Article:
are rigorous but incomplete approximations of the language of mathematics. General purpose languages are Turing complete. That is, they allow to write all algorithms. (Thus, termination and many other useful properties of programs are undecidable.) However, programming languages are not all equivalent, since they differ by their ability to describe certain kinds of algorithms succinctly. This leads to an —endless?— research for new programming structures that are more expressive and allow shorter and safer descriptions of algorithms. Of course, expressiveness is not the ultimate goal. In particular, the safety of program execution should not be given up for expressiveness. We usually limit ourselves to a relatively small subset of programs that are well-typed and guaranteed to run safely. We also search for a small set of simple, essential, and orthogonal constructs.

Learning programming languages

Learning a programming language is a combination of understanding the language constructs and practicing. Certainly, a programming language should have a clear semantics, whether it is given formally, ie. using mathematical notation, as for Standard ML [51], or informally, using words, as for OCaml. Understanding the semantics and design principles, is a prerequisite to good programming habits, but good programming is also the result of practicing. Thus, using the manual, the tutorials, and on-line helps is normal practice. One may quickly learn all functions of the core library, but even fluent programmers may sometimes have to check specifications of some standard-library functions that are not so frequently used.

Copying (good) examples may save time at any stage of programming. This includes cut and paste from solutions to exercises, especially at the beginning. Sharing experience with others may also be helpful: the first problems you face are likely to be “Frequently Asked Questions” and the libraries you miss may already be available electronically in the “OCaml hump”. For books on ML see “Further reading”, Page ??.

A brief history of OCaml

The current definition and implementation of the OCaml language is the result of continuous and still ongoing research over the last two decades. The OCaml language belongs to the ML family. The language ML was invented in 1975 by Robin Milner to serve as a “meta-language”, ie. a control language or a scripting language, for programming proof-search strategies in the LCF proof assistant. The language quickly appeared to be a full-fledged programming language. The first implementations of ML were realized around 1981 in Lisp. Soon, several dialects of ML appeared: Standard ML at Edinburgh, Caml at INRIA, Standard ML of New-Jersey, Lazy ML developed at Chalmers, or Haskell at Glasgow. The two last dialects slightly differ from the previous ones by relying on a lazy evaluation strategy (they are called lazy languages) while all others have a strict evaluation strategy (and are called strict languages). Traditional languages, such as C, Pascal, Ada are also strict languages. Standard ML and Caml are relatively close to one another. The main differences are their implementations and their superficial —sometimes annoying— syntactic differences. Another minor difference is their module systems. However, SML does not have an object layer.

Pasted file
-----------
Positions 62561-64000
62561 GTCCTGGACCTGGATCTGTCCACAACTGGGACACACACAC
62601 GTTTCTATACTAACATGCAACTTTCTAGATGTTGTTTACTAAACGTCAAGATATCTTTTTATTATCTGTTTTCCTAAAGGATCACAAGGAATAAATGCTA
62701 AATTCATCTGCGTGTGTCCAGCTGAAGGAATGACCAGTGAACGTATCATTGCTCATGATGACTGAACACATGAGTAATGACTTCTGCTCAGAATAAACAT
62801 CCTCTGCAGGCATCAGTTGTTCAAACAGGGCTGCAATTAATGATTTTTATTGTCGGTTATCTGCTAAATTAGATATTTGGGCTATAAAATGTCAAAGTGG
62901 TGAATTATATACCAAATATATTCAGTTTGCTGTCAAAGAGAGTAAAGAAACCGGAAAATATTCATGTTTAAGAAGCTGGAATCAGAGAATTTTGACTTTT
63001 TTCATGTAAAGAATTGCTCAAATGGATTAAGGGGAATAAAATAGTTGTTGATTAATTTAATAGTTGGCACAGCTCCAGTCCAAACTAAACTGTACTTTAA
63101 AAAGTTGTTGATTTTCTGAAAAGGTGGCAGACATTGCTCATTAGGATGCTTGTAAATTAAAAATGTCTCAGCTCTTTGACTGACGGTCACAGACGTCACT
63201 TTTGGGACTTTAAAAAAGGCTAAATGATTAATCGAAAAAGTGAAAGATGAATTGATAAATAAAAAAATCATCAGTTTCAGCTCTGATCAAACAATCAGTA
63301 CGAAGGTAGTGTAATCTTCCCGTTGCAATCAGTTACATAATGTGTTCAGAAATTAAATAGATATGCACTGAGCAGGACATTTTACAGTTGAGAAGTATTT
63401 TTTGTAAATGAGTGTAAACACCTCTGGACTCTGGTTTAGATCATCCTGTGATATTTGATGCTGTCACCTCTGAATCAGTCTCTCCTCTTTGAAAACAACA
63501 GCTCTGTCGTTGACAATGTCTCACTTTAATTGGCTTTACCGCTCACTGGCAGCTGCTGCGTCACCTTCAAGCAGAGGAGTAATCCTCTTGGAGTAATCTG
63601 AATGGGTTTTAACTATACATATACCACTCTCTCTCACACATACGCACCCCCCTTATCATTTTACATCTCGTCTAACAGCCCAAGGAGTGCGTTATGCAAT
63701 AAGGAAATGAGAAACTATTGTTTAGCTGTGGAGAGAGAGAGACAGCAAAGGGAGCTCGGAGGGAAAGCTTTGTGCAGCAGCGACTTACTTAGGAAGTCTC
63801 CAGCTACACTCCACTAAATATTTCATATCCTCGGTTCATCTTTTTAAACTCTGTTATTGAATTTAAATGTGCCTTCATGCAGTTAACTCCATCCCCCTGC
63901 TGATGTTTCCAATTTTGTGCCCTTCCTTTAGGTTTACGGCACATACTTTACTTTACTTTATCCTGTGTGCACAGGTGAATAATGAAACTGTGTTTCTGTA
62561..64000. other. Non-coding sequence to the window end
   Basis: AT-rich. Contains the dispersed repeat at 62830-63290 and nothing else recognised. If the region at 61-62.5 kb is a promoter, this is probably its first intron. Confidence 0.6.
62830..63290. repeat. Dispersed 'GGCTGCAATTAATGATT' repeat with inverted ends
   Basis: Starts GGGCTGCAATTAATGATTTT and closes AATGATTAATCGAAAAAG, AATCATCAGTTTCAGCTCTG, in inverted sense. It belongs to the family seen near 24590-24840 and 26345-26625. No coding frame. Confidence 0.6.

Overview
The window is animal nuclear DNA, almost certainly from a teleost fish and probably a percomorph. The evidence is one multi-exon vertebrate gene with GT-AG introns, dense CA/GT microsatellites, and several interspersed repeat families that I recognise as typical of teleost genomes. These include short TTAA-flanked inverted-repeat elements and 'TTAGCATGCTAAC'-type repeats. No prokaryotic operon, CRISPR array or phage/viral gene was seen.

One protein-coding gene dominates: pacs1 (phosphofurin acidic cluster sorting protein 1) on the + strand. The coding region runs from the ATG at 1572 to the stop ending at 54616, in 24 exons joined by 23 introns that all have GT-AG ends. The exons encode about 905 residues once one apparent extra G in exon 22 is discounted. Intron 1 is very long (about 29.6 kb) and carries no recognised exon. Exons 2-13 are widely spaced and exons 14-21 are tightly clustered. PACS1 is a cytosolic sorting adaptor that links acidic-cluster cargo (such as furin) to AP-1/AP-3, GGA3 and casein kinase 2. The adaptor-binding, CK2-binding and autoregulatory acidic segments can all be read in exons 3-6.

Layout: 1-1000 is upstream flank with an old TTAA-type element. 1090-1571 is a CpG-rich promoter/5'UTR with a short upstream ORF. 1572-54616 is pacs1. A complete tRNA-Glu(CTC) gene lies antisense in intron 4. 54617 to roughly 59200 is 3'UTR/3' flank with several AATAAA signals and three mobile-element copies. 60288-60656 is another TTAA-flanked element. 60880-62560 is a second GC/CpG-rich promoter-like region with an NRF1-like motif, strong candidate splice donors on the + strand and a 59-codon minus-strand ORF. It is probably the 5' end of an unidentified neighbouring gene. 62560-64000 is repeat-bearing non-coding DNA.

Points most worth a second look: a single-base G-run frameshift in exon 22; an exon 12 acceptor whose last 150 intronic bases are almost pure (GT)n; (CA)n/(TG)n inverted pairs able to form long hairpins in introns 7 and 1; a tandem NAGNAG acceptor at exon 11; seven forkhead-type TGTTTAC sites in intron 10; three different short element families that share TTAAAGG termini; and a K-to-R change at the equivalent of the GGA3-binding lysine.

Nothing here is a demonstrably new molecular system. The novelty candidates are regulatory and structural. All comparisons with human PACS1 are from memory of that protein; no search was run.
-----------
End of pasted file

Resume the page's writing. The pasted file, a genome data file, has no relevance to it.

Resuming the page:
Continuing the history of Caml, Xavier Leroy and Damien Doligez designed a new implementation in 1990 called Caml-Light, freeing the previous implementation from too many experimental high-level features, and more importantly, from the old Le_Lisp back-end.

The addition of a native-code compiler and a powerful module system in 1995 and of the object and class layer in 1996 made OCaml a very mature and attractive programming language. The language is still under development: for instance, in 2000, labeled and optional arguments on the one hand and anonymous variants on the other hand were added to the language by Jacques Garrigue.

In the last decade, other dialects of ML have also evolved independently. Hereafter, we use the name ML to refer to features of the core language that are common to most dialects and we speak of OCaml, mostly in the examples, to refer to this particular implementation. Most of the examples, except those with object and classes, could easily be translated to Standard ML. However, only few of them could be straightforwardly translated to Haskell, mainly because of both languages have different evaluation strategy, but also due to many other differences in their designs.

Resemblances and differences in a few key words

All dialects of ML are functional. That is, functions are taken seriously. In particular, they are first-class values: they can be arguments to other functions and returned as results. All dialects of ML are also strongly typed. This implies that well-typed programs cannot go wrong. By this, we mean that assuming no compiler bugs, programs will never execute erroneous access to memory nor other kind of abnormal execution step and programs that do not loop will always terminate normally. Of course, this does not ensure that the program executes what the programmer had in mind!

Another common property to all dialects of ML is type inference, that is, types of expressions are optional and are inferred by the system. As most modern languages, ML has automatic memory management, as well.

Additionally, the language OCaml is not purely functional: imperative programming with mutable values and side effects is also possible. OCaml is also object-oriented (aside from prototype designs, OCaml is still the only object-oriented dialect of ML). OCaml also features a powerful module system inspired by the one of Standard ML.


Many thanks to Jacques Garrigue, Xavier Leroy, and Brian Rogoff for their careful reading of parts of the notes.